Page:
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The Patman Center for Civic and Political Engagement Established at LBJ School of Public Affairs

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United States Ambassador Carrin F. Patman (J.D. ’82) and James V. Derrick, Jr. (B.A. ’67 and J.D. ’70)
United States Ambassador Carrin F. Patman (J.D. ’82) and James V. Derrick, Jr. (B.A. ’67 and J.D. ’70).

AUSTIN, Texas — Civic and political engagement is getting another boost at The University of Texas at Austin thanks to a generous new gift that will expand opportunities for students to strengthen America’s democracy.

The LBJ School of Public Affairs is establishing The Patman Center for Civic and Political Engagement. The new center is made possible through a $10 million gift — the largest in the school’s history — from two married Texas Longhorns, U.S. Ambassador Carrin F. Patman (J.D. ’82) and James V. Derrick Jr. (B.A. ’67 and J.D. ’70). Inspired by the family’s legacy of contributions in public leadership, the student-centric Patman Center will build on their remarkable story of political engagement by leading transformational experiential learning and policy-oriented professional training with a focus on unifying different perspectives. 

“Ambassador Patman and Mr. Derrick have a long history of supporting civic engagement going back decades at UT, and this historic investment is yet another example of their support,” said President Jay Hartzell. “Their generosity institutes a pathway for students to participate in constructive dialogue and positions them to integrate ideas from our classrooms into the broader national discourse. Along with our development of new academic programs and courses that emphasize civic leadership, The Patman Center helps position the LBJ School and UT at the forefront of training graduates to effectively solve society’s greatest challenges.” 

The LBJ School is uniquely positioned to support the new center. Not only has the school produced thousands of alumni who hold positions of public leadership around the world, it also has two important locations: in the Texas state capital of Austin and in its satellite location in the nation’s capital.  

“Instead of people working to find common ground, they are often digging in their heels, even when it’s just a discussion over the dinner table, and certainly when it’s in the political arena; there’s just not enough receptivity to a different point of view and to forging a compromise,” Patman said. “That difficulty in coming together is a real threat to our democracy. Helping students develop skills to effectively engage in our democracy can only strengthen it.”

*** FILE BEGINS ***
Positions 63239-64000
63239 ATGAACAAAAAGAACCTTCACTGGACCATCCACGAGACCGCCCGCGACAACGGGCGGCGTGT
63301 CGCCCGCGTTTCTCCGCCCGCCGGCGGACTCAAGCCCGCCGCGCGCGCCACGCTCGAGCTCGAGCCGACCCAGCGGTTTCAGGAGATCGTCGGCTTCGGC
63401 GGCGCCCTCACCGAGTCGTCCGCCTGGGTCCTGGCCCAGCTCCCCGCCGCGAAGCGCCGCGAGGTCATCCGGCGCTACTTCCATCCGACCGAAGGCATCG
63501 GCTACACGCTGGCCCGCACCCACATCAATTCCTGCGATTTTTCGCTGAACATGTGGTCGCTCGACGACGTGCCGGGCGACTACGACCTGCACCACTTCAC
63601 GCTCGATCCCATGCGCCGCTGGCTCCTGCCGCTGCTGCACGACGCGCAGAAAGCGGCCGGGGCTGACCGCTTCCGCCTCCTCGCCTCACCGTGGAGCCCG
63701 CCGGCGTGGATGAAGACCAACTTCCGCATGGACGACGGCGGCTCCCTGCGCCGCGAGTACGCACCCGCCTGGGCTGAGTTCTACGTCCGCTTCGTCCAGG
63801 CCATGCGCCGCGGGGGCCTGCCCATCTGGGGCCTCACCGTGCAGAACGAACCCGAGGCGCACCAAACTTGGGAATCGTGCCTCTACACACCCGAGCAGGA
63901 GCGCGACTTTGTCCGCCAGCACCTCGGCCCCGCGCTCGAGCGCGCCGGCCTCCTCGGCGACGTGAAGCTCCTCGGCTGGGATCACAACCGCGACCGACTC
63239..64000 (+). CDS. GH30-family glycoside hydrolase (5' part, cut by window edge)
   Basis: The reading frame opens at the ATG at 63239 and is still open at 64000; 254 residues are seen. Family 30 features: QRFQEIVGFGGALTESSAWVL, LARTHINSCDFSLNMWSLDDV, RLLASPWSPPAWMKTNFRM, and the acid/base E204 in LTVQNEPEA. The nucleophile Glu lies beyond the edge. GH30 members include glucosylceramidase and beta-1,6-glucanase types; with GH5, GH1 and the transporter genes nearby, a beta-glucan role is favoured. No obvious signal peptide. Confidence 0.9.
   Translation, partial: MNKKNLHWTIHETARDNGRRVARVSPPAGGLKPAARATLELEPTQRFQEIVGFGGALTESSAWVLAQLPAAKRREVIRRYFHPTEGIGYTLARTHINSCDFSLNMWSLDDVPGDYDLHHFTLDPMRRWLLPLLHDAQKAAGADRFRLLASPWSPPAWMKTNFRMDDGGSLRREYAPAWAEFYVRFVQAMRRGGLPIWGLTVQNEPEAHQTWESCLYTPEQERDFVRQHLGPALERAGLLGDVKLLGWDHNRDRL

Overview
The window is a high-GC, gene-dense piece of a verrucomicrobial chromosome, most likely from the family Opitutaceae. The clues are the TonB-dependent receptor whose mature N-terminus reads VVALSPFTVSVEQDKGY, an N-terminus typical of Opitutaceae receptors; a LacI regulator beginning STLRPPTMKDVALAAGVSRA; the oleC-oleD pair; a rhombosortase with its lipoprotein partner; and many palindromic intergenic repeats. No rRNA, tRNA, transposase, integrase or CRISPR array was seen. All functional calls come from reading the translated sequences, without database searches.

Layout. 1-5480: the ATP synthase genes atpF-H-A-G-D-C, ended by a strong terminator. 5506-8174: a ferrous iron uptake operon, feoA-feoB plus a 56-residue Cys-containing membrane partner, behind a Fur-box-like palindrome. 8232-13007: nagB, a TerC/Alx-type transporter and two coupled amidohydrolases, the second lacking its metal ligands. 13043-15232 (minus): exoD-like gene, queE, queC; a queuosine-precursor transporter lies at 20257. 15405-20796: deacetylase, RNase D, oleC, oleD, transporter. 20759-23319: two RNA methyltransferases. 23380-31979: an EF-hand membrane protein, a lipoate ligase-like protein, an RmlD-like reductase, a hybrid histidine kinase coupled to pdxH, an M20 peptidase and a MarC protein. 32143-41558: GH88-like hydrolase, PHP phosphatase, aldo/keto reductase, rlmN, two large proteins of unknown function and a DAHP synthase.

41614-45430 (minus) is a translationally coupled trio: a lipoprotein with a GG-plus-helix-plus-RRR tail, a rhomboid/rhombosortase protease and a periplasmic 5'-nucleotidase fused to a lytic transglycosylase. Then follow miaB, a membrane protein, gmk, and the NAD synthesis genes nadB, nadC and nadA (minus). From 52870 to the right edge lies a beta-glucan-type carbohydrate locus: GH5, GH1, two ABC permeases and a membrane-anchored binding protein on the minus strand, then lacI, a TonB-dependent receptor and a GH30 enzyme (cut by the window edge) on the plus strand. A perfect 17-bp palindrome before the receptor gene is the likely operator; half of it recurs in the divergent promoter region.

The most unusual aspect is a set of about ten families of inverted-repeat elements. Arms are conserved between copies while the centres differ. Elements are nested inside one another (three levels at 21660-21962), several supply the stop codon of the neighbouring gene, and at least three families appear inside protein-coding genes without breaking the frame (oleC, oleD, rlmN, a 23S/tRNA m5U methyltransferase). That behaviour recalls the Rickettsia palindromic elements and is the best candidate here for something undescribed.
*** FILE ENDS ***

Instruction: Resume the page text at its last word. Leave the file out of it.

“A crucial part of my role as a deal lawyer was to assist parties holding good-faith differing views on a set of issues to reach an agreement that sufficiently addressed their varying interests to enable the project to move forward successfully even though the agreement did not include everything that each party desired,” Derrick said. “My hope is that The Patman Center will provide students with the requisite skills to assist parties in the political sector to move forward together even though none of them has gotten everything it wanted.”  

Their ties to UT are strong and deep. She is a past president of both The Texas Law Alumni Association and the Texas Law Review Association, a past trustee of The University of Texas Law School Foundation, a founding member of the UT School of Law’s Center for Women in the Law, and a recipient of the school’s Distinguished Alumna for Community Service Award.  

Her mother, Carrin M. Patman (B.A. ’54), and father, William N. Patman (BBA and LLB ’53), met during their student years at UT and funded multiple scholarships benefitting UT undergraduate and law students. In recognition of her invaluable contributions, including founding the Swedish Excellence Endowment, UT’s College of Liberal Arts honored Carrin M. Patman with its Pro Bene Meritis Award. 

Derrick is a sixth-generation Texan who held leadership positions in several student organizations during his undergraduate years at UT. He has served as president of Texas Law’s Alumni Association and as a trustee and senior trustee of The University of Texas Law School Foundation. A former adjunct professor of law at Texas Law, he serves as a life member of UT’s Student Unions Advisory Board. 

In the new center, students will receive leadership skills needed to run for office, manage political campaigns, conduct research, and engage in constructive political discourse. In the LBJ Washington Center in Washington, D.C., students will receive in-the-field practical and interdisciplinary instruction from elected and appointed officials. 

“We are fostering civic leaders who seek solutions, have the ability to lead diverse coalitions, and listen in this highly polarized environment,” said JR DeShazo, dean of the LBJ School. “The Patman Center brings us one step closer to being the highest-impact public affairs school in the world.”